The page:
'The pigeons in Bazaar tested my directorial capabilities’
...says director Suni, who attempts his first mass film with Bazaar, which is set to hit the screens on February 1
After slogging it over the last many months, Suni is now getting ready for the release of his sixth directorial, Bazaar, which hits the screens this Friday.
Not wanting to be branded as a 'class' director, Suni took on Bazaar, a mass film, which he hopes will change the audience’s perception about him. “I want every film of mine to be different. With all my films — Simple Agi Ondh Love Story, Bahuparak, Operation Alamelamma, Chamak, and Bazaar — I have always explored different sides to me. I also thought, with Bazaar, I will get to see a new section of audience,” he says, adding that as a director only fresh concepts excite him.
Bazaar started with a story on betting, and while doing so, Suni’s co-writer Prasanna told him about pigeon racing. “I started researching on it, and the story became interesting when I read about how Kings in Arabian countries mostly used pigeons to deliver messages, and how the racing actually came into existence. I also took inputs from people who are into pigeon racing,” says Suni, who took six months to just write the script.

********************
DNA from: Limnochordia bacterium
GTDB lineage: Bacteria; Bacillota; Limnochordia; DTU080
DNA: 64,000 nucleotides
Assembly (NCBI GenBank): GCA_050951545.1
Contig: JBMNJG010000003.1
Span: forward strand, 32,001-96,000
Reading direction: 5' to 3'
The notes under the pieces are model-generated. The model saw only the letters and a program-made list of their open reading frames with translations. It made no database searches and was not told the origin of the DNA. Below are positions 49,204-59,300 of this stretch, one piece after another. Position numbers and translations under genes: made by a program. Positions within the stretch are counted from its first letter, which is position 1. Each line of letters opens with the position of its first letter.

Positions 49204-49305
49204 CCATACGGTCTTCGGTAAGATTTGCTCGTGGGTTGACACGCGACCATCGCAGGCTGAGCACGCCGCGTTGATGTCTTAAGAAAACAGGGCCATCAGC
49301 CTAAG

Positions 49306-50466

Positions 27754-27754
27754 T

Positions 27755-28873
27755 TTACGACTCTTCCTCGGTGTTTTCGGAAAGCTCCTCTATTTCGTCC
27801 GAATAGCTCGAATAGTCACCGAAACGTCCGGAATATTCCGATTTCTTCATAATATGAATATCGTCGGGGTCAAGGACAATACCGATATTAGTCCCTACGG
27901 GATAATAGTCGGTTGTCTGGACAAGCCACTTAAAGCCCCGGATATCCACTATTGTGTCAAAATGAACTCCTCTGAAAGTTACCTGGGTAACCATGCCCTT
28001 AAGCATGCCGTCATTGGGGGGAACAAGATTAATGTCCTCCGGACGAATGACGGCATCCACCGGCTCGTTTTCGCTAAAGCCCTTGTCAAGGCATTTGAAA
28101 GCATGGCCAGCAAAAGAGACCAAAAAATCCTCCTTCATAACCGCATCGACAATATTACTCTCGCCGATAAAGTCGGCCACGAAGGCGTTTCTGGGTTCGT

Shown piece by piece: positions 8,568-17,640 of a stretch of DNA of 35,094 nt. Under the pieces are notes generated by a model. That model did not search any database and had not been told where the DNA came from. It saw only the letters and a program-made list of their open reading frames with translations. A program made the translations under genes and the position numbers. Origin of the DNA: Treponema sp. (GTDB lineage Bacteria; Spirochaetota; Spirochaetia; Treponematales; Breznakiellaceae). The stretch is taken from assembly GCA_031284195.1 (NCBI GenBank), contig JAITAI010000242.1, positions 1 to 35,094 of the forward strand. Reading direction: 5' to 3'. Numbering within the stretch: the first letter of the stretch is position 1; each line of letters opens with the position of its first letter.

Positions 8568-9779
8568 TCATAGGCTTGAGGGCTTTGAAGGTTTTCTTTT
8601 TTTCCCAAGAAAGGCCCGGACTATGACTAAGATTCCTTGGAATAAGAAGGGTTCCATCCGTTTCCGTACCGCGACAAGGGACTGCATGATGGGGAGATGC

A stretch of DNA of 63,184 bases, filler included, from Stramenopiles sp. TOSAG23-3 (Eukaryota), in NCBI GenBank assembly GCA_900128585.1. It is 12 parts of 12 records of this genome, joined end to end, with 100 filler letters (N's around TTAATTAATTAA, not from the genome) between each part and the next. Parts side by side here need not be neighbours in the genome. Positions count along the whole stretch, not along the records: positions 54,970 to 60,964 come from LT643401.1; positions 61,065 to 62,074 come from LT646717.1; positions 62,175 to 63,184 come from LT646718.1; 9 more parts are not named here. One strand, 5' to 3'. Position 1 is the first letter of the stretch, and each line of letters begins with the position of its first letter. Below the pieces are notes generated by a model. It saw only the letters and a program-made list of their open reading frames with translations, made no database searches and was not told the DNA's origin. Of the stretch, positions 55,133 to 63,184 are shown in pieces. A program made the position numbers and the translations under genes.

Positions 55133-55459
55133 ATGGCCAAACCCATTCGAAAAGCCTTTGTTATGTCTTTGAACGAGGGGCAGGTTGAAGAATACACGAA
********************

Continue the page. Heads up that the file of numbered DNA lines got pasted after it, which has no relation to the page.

Bazaar stars debutant Dhanveerah, along with one-film-old Aditi Prabhudeva. “With a mass subject, I needed to make it believable. I needed a youngster, who looks like he can hit 10 people, and Dhanveerah felt perfect for the role,” he says.
Not only was Suni managing his cast and crew, he also had to handle pigeons. “Both the leads were well-prepared for their roles even before we went on floors. However, handling the pigeons was the toughest task. It was like I had to listen to them and go by their directions. There were some situations in which I had to look for alternatives. While we could have completed the shoot in 30 days, it took double the time because we had pigeons too. However, the end result has been satisfying and the product is looking good,” he says.
Apparently, the director and team researched on the films that had pigeons in their stories to make sure there were no similarities in Bazaar. “There were at least four films with pigeons and when I found that there were some similar scenes in other movies, I deleted those from my film and worked on fresh ones,” says Suni.